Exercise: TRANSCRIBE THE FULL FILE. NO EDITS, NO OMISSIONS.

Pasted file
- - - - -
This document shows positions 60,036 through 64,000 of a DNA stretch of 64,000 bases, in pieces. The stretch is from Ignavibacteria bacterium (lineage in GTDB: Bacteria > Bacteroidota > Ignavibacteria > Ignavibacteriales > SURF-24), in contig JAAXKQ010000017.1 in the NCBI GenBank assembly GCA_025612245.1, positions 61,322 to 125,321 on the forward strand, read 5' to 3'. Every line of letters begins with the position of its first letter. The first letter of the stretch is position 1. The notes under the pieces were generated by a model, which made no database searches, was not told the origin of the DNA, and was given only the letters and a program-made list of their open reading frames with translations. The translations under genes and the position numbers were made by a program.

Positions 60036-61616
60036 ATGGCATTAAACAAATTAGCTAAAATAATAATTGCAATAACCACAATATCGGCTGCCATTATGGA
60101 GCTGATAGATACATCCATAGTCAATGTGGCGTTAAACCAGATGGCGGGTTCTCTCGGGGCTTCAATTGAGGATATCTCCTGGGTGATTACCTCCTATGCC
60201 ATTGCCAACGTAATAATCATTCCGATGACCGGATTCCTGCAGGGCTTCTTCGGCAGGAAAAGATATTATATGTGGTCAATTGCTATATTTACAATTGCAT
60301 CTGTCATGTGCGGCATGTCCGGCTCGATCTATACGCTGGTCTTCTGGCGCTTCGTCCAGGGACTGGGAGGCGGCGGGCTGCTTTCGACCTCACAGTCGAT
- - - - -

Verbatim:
This document shows positions 60,036 through 64,000 of a DNA stretch of 64,000 bases, in pieces. The stretch is from Ignavibacteria bacterium (lineage in GTDB: Bacteria > Bacteroidota > Ignavibacteria > Ignavibacteriales > SURF-24), in contig JAAXKQ010000017.1 in the NCBI GenBank assembly GCA_025612245.1, positions 61,322 to 125,321 on the forward strand, read 5' to 3'. Every line of letters begins with the position of its first letter. The first letter of the stretch is position 1. The notes under the pieces were generated by a model, which made no database searches, was not told the origin of the DNA, and was given only the letters and a program-made list of their open reading frames with translations. The translations under genes and the position numbers were made by a program.

Positions 60036-61616
60036 ATGGCATTAAACAAATTAGCTAAAATAATAATTGCAATAACCACAATATCGGCTGCCATTATGGA
60101 GCTGATAGATACATCCATAGTCAATGTGGCGTTAAACCAGATGGCGGGTTCTCTCGGGGCTTCAATTGAGGATATCTCCTGGGTGATTACCTCCTATGCC
60201 ATTGCCAACGTAATAATCATTCCGATGACCGGATTCCTGCAGGGCTTCTTCGGCAGGAAAAGATATTATATGTGGTCAATTGCTATATTTACAATTGCAT
60301 CTGTCATGTGCGGCATGTCCGGCTCGATCTATACGCTGGTCTTCTGGCGCTTCGTCCAGGGACTGGGAGGCGGCGGGCTGCTTTCGACCTCACAGTCGAT